EVALUATING THE LINK BETWEEN IGNIMBRITES AND SPATIO-TEMPORALLY RELATED SHALLOW PLUTONIC SYSTEMS AT THE AETNA CALDERA, CO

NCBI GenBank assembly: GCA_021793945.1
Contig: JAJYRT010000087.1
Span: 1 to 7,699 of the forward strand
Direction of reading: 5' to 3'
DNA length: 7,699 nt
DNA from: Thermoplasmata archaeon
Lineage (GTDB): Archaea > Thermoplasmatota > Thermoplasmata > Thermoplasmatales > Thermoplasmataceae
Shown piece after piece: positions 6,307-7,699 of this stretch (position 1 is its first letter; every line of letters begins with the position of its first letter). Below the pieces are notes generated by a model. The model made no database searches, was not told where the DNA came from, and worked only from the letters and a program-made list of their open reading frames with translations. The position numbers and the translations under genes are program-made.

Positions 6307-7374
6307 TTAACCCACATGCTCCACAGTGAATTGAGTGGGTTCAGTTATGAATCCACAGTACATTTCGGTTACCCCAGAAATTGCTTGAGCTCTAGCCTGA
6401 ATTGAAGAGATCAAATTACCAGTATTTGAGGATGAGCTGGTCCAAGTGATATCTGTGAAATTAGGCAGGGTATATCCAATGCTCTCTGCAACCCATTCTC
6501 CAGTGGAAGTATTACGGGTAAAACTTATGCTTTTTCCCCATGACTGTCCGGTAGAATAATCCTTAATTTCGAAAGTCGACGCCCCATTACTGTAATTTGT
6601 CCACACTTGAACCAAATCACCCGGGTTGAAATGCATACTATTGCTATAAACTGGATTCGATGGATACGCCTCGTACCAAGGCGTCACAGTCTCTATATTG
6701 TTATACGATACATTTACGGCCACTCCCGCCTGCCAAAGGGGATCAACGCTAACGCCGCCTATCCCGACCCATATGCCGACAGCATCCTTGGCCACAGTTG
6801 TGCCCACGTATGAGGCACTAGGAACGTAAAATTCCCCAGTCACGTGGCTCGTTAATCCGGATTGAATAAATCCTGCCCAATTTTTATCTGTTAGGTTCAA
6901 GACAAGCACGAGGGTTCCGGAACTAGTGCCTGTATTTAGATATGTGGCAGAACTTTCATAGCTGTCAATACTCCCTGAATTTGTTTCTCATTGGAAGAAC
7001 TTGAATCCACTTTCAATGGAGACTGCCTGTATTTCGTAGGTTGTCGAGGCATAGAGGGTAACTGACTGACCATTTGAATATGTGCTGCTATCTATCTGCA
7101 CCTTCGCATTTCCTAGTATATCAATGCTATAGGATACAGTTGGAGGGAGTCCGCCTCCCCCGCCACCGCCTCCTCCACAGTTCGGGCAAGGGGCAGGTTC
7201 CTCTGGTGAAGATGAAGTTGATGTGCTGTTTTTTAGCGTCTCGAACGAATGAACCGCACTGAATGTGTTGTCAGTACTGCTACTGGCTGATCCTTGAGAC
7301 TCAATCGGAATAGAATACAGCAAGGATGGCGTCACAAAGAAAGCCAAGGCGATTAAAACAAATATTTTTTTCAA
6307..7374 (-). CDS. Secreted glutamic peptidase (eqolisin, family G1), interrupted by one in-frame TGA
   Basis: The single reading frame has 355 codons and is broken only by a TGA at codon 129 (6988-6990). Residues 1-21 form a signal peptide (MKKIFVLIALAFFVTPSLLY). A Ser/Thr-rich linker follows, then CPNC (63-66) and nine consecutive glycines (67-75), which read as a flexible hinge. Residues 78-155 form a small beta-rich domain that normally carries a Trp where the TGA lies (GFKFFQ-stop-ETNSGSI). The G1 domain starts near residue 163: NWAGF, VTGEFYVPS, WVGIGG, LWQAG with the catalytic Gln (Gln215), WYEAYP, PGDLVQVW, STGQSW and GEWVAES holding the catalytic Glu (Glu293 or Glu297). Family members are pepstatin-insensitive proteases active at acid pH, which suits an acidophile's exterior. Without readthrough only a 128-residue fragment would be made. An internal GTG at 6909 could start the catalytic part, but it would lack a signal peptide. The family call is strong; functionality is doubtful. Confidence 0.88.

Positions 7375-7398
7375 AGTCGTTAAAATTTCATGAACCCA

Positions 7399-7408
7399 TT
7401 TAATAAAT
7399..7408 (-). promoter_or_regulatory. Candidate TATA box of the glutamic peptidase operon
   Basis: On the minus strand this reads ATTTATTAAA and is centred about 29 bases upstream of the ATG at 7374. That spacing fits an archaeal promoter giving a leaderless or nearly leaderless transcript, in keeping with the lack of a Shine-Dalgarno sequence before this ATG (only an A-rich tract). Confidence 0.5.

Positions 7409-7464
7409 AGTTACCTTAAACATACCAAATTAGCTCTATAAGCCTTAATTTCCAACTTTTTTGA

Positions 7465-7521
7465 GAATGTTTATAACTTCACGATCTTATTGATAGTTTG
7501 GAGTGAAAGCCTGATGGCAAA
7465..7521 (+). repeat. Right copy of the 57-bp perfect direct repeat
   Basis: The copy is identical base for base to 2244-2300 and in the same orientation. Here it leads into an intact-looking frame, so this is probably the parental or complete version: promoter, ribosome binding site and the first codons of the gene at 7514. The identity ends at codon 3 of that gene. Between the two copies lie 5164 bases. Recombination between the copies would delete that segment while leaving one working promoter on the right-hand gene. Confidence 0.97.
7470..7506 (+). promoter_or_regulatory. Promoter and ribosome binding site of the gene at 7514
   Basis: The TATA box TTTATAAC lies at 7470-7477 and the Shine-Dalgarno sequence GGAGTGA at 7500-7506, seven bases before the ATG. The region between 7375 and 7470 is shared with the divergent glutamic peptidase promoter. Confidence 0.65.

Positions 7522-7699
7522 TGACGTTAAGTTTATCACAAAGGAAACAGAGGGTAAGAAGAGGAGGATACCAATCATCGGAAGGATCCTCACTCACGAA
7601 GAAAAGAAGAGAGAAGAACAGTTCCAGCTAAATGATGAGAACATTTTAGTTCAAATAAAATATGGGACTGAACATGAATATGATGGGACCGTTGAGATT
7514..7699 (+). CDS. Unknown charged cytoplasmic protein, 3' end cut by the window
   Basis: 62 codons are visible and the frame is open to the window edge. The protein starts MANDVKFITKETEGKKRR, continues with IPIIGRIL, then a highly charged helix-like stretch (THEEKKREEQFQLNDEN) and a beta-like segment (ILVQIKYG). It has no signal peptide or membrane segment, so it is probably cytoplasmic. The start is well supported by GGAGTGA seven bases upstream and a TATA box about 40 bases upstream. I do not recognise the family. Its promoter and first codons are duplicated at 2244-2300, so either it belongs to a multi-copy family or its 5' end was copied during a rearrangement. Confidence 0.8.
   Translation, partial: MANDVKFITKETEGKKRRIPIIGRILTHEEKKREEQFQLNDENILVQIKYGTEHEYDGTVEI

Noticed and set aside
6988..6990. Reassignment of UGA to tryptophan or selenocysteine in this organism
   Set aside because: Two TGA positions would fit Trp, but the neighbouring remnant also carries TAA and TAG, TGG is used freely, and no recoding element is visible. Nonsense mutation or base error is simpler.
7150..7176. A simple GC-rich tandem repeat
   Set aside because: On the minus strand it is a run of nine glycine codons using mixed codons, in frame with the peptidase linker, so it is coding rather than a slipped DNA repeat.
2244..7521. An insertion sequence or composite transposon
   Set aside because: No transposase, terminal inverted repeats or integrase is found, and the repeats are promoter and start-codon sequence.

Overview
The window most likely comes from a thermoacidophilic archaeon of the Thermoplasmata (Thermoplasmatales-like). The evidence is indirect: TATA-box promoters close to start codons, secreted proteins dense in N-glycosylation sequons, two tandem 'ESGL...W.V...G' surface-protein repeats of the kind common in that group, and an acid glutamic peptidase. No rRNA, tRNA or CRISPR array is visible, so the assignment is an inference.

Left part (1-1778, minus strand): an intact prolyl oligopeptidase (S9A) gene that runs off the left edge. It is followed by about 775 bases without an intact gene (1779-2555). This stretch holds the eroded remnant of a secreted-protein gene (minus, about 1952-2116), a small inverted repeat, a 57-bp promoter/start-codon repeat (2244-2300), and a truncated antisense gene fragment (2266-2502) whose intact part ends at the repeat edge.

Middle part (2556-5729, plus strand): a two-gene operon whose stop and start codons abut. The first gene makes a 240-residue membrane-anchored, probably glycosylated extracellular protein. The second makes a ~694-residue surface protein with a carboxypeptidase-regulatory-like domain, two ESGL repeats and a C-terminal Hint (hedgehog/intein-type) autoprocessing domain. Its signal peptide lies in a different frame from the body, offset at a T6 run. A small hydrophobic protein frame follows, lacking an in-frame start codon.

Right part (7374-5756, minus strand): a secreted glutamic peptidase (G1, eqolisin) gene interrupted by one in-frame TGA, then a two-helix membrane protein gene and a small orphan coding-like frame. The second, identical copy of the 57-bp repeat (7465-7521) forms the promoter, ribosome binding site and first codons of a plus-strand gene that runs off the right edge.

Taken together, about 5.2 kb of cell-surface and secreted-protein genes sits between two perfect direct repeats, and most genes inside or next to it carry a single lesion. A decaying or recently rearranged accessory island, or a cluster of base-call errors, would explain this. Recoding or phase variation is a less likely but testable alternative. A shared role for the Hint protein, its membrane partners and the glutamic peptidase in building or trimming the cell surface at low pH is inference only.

The Aetna pluton is a porphyritic quartz monzonite with alkali feldspar and plagioclase phenocrysts. Although the pluton was mapped as resurgent into the caldera formed during eruption of the Badger Creek Tuff, U-Pb zircon geochronologic data (Mills and Coleman, 2013) demonstrate that portions of the Aetna pluton (35 Ma) predate eruption of the Badger Creek Tuff (34.4 Ma). A fine-grained sample of the pluton, originally interpreted to be a marginal facies of the pluton, has a zircon age indistinguishable from the tuff. However, field relations demonstrate that portions of the porphyritic Aetna pluton intrude the tuff. Preliminary geochronologic data for the pluton where it cuts the tuff yield zircons as old as 35 Ma, but also include zircons as young as 34.2 Ma. We interpret the young end of this age spectrum to be the emplacement age of that part of the Aetna pluton (consistent with the field relations). Together, the field and zircon data suggest incremental assembly of the Aetna pre- and post-eruption of the Badger Creek Tuff. Field work conducted in 2013 revealed that the fine-grained sample, originally interpreted to be a marginal facies, is a dike that clearly cuts the porphyritic Mount Aetna pluton. Two features of the geochronologic data are important to note: 1) the young (34.2 Ma) Aetna sample includes zircons that suggest a genetic relationship with older portions of the pluton (35 Ma antecrysts), but it apparently contains no 34.4 Ma zircons, and 2) none of the dated 34.4 Ma samples (Badger Creek Tuff, “fine-grained Aetna”, and ring dike) contain any 35 Ma zircons. We take these observations to indicate that the system associated with formation and eruption of the tuff was distinct from the incremental system responsible for construction of the Aetna pluton. The data suggest that ignimbrite magmas may form in systems distinct from temporally and spatially associated shallow plutonic rocks.